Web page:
As sure as music artists will try to be unique, there will always be situations that bring doubt onto the best tagging/naming methods. The general rule of thumb is to stay as close to the artist’s intentions as possible. Here are a few specific situations, though:
File Formats w/o Tagging Capabilities
FLAC, wav, and other common file types may not have ID3 information as part of the file data. Any good audio player will default to the old methods of collecting data – the filename and order as determined by the OS. The entire reason that we worry about correctly naming files and placing them in specific folders is because of these awkward file-types, and so the players can gather what information they can from the context clues. If possible, try tagging weird file types with the usual mp3 information, but if the information does not stick hopefully the player will figure out the rest.
Artist Changes Name
There are a few accounts of an artist releasing an album under one name, but then changing their name later and retroactively applying the new name to the old material. How to handle this is simple- use the name of the artist at the time of release to know what to tag it with. If the album is re-released later we can use the new name, but otherwise that original release should be directly tied to the name it was released under.
Extra Album/Track Information
Some tracks and albums *need* to be tagged with an extra bit of information, but we have already eliminated all of the tags except the essential ones. Say for instance a band re-releases an album in another country with bonus songs. The name is the same, but it cannot be *exactly* the same in our file structure or the OS will not accept it. In this case, we denote the extra information in the folder/file name within square brackets. “2001 – Awesome Album [Japanese Release]” would be an acceptable example, and within the track names we could have something such as “08 – Best Song on the Album [Live]”. The main concept to gain from this section is that pertinent information should not be placed in tags, but rather in the file/folder names within square brackets thus explaining it is not the official title but that extra information is needed.
Some albums we may have multiple releases of in different mediums, such as a 24 bit vinyl rip or a cassette release. Just as we did in the above section, we need to denote this in the folder name with brackets- “2011 – The Best II_ Return of the Best [Vinyl]”. We do not denote CD releases because they should be the “master” release, or the release in which all others are compared to. Furthermore, because vinyl and cassette tapes usually use A and B notation for the side, we must use that same notation within our tagging.
Splits, or releases done by multiple artists should be labeled separately from the individual artists. The folder name should have both artists included, such as “Band, The & Buck Naked”. The artist appearing first should be the “main” artist, or the artist whose record label produced the release. If this information is unavailable or there is doubt, the written order should be the order they appear in the track. Single tracks with guest artists (such as those commonly done in hip hop) should not have separate releases in tagging or file names unless the artist specifically denotes it. In most cases square brackets will suffice- “02 – Hippidy Hop [feat. Young Hoppy]”, but if the song is actually called “02 – Hippidy Hop feat. Young Hoppy” then leave out the brackets.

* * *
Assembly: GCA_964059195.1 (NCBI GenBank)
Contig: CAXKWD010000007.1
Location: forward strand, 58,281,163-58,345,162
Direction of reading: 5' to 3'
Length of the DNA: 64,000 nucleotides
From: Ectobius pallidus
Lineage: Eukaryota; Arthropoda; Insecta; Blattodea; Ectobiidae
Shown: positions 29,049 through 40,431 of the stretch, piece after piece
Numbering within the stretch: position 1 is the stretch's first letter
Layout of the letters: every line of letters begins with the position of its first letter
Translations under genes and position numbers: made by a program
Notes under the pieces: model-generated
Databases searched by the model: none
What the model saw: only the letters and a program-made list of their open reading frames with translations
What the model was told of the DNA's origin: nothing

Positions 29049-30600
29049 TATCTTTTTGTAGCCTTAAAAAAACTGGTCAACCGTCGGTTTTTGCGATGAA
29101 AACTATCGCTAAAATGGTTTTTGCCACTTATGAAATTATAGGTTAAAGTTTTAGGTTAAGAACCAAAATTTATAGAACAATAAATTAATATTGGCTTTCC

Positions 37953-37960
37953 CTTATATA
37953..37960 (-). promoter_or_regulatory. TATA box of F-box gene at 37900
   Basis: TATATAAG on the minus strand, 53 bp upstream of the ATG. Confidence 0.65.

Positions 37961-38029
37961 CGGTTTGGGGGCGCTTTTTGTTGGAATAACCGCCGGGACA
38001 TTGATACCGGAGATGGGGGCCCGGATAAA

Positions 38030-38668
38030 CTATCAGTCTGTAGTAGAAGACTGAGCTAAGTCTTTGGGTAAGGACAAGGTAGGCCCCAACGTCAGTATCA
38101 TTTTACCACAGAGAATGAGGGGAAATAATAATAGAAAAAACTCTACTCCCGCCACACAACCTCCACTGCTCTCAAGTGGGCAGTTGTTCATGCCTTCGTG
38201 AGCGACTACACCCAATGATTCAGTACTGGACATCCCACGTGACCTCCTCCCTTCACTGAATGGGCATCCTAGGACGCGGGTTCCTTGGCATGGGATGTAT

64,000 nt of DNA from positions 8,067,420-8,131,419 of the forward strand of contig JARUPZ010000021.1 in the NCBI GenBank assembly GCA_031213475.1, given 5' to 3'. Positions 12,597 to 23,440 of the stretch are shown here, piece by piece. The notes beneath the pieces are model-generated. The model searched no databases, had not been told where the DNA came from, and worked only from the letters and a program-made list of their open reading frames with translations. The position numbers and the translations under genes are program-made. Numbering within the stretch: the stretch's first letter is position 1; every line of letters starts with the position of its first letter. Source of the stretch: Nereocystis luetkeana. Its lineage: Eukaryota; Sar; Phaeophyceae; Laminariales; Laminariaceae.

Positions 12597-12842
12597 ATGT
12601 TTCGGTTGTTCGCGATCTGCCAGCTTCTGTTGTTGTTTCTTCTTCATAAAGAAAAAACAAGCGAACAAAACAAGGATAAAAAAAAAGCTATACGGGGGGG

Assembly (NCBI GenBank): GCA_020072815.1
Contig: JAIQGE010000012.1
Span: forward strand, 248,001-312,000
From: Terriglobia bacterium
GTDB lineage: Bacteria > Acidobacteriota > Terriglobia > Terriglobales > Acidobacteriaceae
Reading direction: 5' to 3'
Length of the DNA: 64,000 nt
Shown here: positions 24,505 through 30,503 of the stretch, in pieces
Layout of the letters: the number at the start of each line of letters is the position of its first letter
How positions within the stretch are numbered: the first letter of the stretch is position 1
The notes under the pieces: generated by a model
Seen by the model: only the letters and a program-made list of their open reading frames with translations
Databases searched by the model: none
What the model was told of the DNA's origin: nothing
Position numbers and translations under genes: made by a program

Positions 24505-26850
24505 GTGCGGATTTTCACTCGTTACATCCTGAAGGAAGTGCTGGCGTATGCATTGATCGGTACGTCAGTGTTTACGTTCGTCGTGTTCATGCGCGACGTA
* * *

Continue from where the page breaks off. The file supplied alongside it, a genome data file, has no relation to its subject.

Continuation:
Compilations and Soundtracks
Single artist compilations and greatest hits collections should be treated as albums. Record label samplers and multiple artist compilations are tricky, but it is probably best that they be put into a [Compilations] artist folder with album titles within. Moreover, soundtracks should be placed into a [Soundtracks] artist folder with “1999 – Movie Name” as the album folder titles. Tag compilation and soundtrack albums with the correct artist names, but the album title should be the movie soundtrack name or compilation title.
Singles should be treated as albums, because they are indeed releases. See below for unreleased singles.
Un-categorized or Loose Tracks
Finally, tracks that were never released or leaked albums should be categorized as though they were official but with a [Leak] or [Unreleased] in the folder/title filename.
Correctly tagging our music collections is not only important, it determines the quality of our digital music for future generations. Whether your media player is a mess, or whether you are sick of searching through your downloads folder for the exact tune you want, consider tagging and naming your music with the correct conventions.
Tagging music is stupid
Sources and further reading:
This week, Thomas and I try out the EurAsia 8-Pin modchip for PS1 systems. With this modchip, your PlayStation can play backup discs, run homebrew programs, and games outside of your console’s region.
The EurAsia 8-pin MMC is often the first result when searching for these IC’s online, but are they worth the relatively cheap price? Within this video we install chips into a 5501 PS1 and a 1001 PS1 to test the chip’s effectiveness.